Charleston is taking steps to see that entry-level workers in the booming local hospitality field receive proper training and mentoring to enable those interested better pursue successful, lucrative careers in the industry.
According to the U.S. Bureau of Labor Statistics, some of the lowest paid workers in the country are associated with the hospitality industry. These include food preparers, servers, dishwashers, cashiers, hotel housekeepers and restaurant hosts. Heart for Hospitality, a new project of Explore Charleston, the city’s official visitor organization, is leading the charge for increased opportunity.
“The impetus behind Heart for Hospitality was a recognition that our future hospitality stars may not be aware of all the industry has to offer, or they may not even see themselves in hospitality roles to know what is possible,” Marc Gibson, director of inclusion and engagement at the Charleston Area Convention & Visitors Bureau, told Palmetto Business Daily in an email interview. “We saw a need to build awareness about career pathways and take action for inclusion and engagement across the hospitality industry.”
To help in the effort, Explore Charleston formed a task force to explore ways to increase diversity in the industry and create pathways for workers to pursue hospitality careers. The task force includes leaders in the city’s hospitality sectors as well as experts from other fields, such as education, who have experience in diversity and inclusion efforts, Gibson said.
“Currently, we face a need to improve the recruitment of workers from underrepresented communities and also to create opportunities for career pathways for new hires and existing employees,” he said. “This initiative is intended to support all individuals, regardless of background or culture beliefs.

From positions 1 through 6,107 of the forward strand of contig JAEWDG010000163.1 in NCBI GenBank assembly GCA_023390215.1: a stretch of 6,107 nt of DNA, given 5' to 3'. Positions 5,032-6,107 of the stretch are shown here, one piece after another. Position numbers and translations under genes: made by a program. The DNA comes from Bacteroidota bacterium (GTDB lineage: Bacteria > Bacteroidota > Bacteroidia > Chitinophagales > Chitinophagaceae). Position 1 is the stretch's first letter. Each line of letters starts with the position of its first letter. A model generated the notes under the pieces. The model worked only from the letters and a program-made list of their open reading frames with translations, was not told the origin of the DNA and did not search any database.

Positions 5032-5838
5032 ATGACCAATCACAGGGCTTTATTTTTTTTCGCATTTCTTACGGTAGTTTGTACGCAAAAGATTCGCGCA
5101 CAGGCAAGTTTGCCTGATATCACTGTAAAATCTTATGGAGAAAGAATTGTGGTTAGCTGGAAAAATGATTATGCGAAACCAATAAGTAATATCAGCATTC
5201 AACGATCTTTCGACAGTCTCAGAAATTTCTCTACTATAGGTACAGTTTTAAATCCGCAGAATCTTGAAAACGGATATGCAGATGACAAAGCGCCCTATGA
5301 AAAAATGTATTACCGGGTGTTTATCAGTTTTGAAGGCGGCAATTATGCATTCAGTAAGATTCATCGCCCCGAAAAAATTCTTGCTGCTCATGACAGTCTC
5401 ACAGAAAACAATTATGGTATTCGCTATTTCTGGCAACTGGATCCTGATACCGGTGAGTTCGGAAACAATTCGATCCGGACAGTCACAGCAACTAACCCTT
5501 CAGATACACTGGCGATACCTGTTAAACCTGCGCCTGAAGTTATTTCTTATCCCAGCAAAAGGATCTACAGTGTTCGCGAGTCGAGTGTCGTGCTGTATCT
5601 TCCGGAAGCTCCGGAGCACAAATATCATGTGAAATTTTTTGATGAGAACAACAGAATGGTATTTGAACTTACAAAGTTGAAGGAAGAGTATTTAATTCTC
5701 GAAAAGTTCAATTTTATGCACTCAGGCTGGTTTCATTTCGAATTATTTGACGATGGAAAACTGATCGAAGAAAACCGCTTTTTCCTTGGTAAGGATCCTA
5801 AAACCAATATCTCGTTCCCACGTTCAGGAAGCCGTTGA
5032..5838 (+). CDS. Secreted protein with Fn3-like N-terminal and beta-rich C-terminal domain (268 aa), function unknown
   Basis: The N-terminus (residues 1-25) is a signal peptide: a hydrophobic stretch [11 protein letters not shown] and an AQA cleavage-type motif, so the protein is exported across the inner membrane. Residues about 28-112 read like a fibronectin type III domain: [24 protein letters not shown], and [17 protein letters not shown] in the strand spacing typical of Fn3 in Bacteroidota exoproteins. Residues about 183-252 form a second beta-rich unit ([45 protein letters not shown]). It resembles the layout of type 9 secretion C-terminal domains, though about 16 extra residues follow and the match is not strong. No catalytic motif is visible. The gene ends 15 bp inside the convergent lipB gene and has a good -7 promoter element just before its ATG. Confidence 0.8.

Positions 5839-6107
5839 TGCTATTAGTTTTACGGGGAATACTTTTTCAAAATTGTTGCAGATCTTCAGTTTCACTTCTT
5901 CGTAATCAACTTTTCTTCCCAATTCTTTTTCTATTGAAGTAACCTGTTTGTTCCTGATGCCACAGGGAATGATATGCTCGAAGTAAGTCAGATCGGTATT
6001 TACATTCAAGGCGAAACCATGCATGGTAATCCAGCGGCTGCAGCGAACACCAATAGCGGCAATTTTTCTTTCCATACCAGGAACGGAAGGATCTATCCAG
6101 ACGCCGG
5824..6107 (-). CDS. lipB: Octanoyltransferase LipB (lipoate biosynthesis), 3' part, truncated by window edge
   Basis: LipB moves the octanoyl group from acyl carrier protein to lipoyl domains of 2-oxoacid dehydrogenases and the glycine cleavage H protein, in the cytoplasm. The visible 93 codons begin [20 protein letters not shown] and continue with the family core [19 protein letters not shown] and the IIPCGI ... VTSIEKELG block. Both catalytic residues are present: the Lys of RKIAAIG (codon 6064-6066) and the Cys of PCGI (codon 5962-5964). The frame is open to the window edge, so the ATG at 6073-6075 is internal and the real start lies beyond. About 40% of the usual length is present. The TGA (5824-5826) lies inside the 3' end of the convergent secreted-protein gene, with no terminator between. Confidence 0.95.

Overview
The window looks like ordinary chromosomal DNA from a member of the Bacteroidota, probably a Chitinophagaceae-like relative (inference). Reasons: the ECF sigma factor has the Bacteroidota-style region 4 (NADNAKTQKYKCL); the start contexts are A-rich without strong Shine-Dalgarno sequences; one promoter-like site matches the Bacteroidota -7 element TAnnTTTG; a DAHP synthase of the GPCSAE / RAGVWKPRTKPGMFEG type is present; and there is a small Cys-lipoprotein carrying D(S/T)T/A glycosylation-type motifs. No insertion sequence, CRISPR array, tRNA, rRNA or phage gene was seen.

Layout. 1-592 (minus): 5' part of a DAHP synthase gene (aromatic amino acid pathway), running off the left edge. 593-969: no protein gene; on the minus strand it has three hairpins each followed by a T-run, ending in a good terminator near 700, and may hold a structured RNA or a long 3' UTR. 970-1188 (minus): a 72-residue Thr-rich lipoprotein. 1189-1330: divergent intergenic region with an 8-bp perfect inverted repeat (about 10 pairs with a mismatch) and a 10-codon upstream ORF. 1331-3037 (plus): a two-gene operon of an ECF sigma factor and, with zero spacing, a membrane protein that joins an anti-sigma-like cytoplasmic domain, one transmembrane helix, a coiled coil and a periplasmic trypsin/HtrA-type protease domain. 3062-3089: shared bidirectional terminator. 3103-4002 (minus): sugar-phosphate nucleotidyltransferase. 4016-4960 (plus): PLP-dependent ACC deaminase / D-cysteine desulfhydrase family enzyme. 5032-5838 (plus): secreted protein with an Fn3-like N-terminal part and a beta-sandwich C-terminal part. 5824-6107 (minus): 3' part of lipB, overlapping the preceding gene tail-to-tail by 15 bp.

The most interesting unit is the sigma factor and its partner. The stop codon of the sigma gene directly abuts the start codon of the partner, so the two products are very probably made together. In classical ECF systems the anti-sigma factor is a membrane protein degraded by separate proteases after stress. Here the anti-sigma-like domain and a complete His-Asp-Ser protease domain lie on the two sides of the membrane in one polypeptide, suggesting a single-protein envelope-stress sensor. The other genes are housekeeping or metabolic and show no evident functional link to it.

“We have a really good opportunity to ensure entry-level positions are just the starting point of a career rather than just a dead-end job. We feel with a strong work ethic and a positive attitude there are great opportunities in our industry for everyone. And this extends across food and beverage, hotels and attractions.”
Gibson said that sometimes workers might not even realize they can follow a career path, and educating them about the possibilities, and then providing them with the tools for success, is a key objective of Heart for Hospitality. Its current goals, he said, are to cultivate mentoring organizations and individuals, to recruit hospitality leadership into this movement for change, to create upward pathways of success and to be a leading community for others to model.
Gibson noted that Explore Charleston also, in other efforts, works to address other issues that affect the industry and its workers, a shortage of affordable housing and transportation high among them.
Heart for Hospitality, though, is focused now on developing initial classes in such areas as unconscious bias, recruitment and leadership binding and bonding.
“The hospitality industry is vast and includes so many types of jobs,” Gibson said. “With ambition and mentorship, the sky is the limit in terms of opportunities. It doesn't matter where you start – you can work your way to success.”